The sum of log-odds should not be considered alone as they can be strongly affected by a single prediction being wrong (e.g. Taxator-tk on Gemmatimonadetes). Likewise, rare phyla (e.g. Elusimicrobia with only 0.44% of the reads) can have a disproportionate impact on the sum because a small absolute error can have a large relative impact on the log-odds. Therefore, Pearson correlations between predicted and known proportions were also calculated for each tool (Table 1). For each tool, only phyla predicted by that tool were included in the calculation. Although all the predictions at the phylum level correlate with the real abundances (all P < 0.01), the correlation coefficients vary from r = 0.74 (EBI) to r = 0.99 (CLARK, Kraken). GOTTCHA is an outlier with very weak correlation (r = 0.18, P = 0.34). At the genus level, all correlations between predicted and known proportions are highly significant (all P  0.001), but as was true for the phylum level, the strength of the correlation varies between methods, with both CLARK and Kraken having r = 0.96, and MEGAN showing the lowest correlation (r = 0.50).

The performance of the tools, as measured by correlations between predicted and known proportions, correlate significantly between the phylum and genus level (r = 0.56, P = 0.04) showing overall consistent performance. However, the performance does not correlate with run times at the phylum level (r = −0.05, P = 0.86) or the genus level (r = −0.43, P = 0.12). As expected, there is a negative correlation between sum of log-odds and average Pearson correlations at both the phylum level (r = −0.76, P = 0.002) and the genus level (r = −0.75, P = 0.002), indicating that a prediction that correlates well with the known composition also has a low sum of log-odds score.

To visualize the degree of overall similarity between the predicted and the real communities, a non-metric multidimensional scaling (NMDS) ordination of the relative abundances was generated at the phylum level (Fig. 2C) and the genus level (Fig. 2D). There are three replicates of each set with identical proportions. Thus, each tool has three predictions per set, and ideally the corresponding symbols should be on top of each other.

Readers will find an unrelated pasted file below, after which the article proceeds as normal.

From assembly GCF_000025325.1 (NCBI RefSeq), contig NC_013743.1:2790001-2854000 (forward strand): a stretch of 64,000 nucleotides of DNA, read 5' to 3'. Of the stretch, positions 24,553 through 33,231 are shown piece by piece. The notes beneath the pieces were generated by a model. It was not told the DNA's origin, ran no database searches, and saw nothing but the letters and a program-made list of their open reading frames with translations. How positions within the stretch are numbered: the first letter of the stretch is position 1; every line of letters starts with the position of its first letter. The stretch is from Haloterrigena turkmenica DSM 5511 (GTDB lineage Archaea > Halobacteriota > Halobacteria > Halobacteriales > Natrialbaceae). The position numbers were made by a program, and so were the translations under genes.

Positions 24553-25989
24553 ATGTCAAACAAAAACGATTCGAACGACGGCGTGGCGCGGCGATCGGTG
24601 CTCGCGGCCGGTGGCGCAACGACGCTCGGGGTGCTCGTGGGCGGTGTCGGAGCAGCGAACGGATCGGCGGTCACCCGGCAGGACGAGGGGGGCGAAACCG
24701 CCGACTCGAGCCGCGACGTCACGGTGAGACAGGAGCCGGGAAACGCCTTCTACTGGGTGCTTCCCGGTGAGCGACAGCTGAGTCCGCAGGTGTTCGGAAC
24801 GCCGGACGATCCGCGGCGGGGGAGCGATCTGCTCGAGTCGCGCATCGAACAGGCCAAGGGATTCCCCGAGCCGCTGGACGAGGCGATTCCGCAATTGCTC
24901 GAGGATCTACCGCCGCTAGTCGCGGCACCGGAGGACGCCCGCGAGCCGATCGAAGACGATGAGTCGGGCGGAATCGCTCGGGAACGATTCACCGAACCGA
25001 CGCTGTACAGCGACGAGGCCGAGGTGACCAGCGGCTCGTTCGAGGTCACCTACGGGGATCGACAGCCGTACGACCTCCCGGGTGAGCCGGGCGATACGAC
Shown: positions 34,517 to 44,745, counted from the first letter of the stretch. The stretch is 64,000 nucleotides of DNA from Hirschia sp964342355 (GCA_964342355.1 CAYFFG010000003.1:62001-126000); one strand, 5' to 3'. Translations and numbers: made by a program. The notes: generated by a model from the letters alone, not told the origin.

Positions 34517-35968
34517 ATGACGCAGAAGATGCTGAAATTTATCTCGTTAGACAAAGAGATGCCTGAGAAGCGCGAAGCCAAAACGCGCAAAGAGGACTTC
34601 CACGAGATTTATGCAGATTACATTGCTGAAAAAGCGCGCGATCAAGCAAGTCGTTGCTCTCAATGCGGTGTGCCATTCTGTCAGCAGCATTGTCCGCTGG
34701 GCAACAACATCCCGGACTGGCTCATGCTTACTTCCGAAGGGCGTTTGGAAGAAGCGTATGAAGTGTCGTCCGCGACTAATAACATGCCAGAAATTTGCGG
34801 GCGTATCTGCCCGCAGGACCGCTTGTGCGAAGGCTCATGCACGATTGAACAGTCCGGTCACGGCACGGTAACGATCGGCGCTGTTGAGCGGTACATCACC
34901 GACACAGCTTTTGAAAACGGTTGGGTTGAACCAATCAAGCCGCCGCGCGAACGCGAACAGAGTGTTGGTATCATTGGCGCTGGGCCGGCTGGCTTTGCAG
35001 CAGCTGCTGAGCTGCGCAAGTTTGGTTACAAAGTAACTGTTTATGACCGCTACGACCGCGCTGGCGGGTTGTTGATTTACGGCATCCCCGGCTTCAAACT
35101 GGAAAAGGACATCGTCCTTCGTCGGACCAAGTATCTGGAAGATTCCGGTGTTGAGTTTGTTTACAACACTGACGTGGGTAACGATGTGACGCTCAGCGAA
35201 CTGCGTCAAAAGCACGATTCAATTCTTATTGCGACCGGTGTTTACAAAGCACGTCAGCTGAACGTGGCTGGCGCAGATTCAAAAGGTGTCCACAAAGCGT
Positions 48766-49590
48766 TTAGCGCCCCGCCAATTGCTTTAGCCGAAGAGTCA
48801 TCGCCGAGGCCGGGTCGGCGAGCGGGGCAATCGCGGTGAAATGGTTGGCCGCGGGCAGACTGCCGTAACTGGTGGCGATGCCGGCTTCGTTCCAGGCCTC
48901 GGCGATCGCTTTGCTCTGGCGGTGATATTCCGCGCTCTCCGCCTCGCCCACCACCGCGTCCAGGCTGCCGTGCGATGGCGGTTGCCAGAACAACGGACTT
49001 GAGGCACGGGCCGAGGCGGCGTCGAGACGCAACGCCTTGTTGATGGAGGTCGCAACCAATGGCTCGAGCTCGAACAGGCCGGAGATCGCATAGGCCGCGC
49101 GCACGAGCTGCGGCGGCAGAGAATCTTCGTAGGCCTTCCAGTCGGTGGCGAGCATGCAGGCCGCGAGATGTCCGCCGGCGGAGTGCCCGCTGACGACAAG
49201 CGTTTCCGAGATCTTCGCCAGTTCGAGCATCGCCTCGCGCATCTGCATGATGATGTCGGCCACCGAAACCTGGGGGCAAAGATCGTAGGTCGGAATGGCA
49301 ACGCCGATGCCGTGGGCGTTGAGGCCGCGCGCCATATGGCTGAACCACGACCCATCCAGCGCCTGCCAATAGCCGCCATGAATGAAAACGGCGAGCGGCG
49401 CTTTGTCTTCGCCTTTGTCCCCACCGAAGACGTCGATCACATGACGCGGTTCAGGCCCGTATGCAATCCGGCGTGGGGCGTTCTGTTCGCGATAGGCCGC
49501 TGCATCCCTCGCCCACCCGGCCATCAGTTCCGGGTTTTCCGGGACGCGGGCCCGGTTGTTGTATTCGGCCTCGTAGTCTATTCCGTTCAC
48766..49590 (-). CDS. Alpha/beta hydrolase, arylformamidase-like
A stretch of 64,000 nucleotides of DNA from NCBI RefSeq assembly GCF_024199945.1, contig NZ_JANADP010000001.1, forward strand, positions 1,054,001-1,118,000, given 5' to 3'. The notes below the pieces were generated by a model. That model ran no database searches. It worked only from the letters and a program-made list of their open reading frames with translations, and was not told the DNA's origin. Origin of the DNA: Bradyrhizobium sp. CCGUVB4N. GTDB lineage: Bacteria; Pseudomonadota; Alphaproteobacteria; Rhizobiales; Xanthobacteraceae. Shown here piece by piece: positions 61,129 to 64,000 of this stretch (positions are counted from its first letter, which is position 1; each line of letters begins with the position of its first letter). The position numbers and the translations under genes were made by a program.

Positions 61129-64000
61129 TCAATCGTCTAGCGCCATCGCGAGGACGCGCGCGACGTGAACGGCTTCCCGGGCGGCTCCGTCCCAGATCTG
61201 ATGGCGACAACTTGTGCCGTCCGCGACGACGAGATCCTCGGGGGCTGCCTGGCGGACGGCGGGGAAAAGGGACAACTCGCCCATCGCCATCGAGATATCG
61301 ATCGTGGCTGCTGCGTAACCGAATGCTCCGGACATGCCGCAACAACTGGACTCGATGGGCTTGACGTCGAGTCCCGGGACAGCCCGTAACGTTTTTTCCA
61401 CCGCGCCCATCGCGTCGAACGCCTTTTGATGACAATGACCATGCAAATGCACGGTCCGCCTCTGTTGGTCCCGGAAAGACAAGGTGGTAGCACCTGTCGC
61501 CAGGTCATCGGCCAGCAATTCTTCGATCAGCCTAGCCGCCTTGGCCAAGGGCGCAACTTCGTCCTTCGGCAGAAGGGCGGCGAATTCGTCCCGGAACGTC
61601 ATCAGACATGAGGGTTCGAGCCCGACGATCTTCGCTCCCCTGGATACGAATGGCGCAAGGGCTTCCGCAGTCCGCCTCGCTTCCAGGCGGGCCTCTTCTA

In Fig. 2C,D, there is a clear separation between sets A and B. Furthermore, most tools predict almost identical relative abundances for the three replicates in each set, placing the three individual points almost on top of each other (the largest variation is seen for EBI, GOTTCHA and QIIME). However, the similarity between predicted and known relative abundances (as measured by the distance between a set of predictions and the known proportions) varies between tools. The results from CLARK, Kraken and OneCodex are the closest to the actual points in both sets of metagenomes followed by Genometa, LMAT, MetaPhlAn and mOTU. The results from EBI, GOTTCHA and MEGAN are the most divergent, and the remaining tools produce results between the two extremes. The NMDS plot shows a similar pattern for the genus level performance. A cluster of programs predict relative abundances very close to the known distribution (Kraken, CLARK, OneCodex, LMAT), with another group of programs being close as well (MetaPhlan, mOTU, MG-RAST, Genometa).

Functional analysis

Inferring function from metagenomes is much more challenging than inferring taxonomy. However, the extra information not only makes better use of the shotgun data but also adds a new and more ecologically relevant layer of information to the study. The tools LMAT, MG-RAST, MEGAN, QIIME/PICRUSt and the EBI metagenomics server all analyze the functional capacity of a metagenome by analyzing protein coding genes (with the exception of PICRUSt which infers protein-coding gene content from taxonomic profiles generated by QIIME).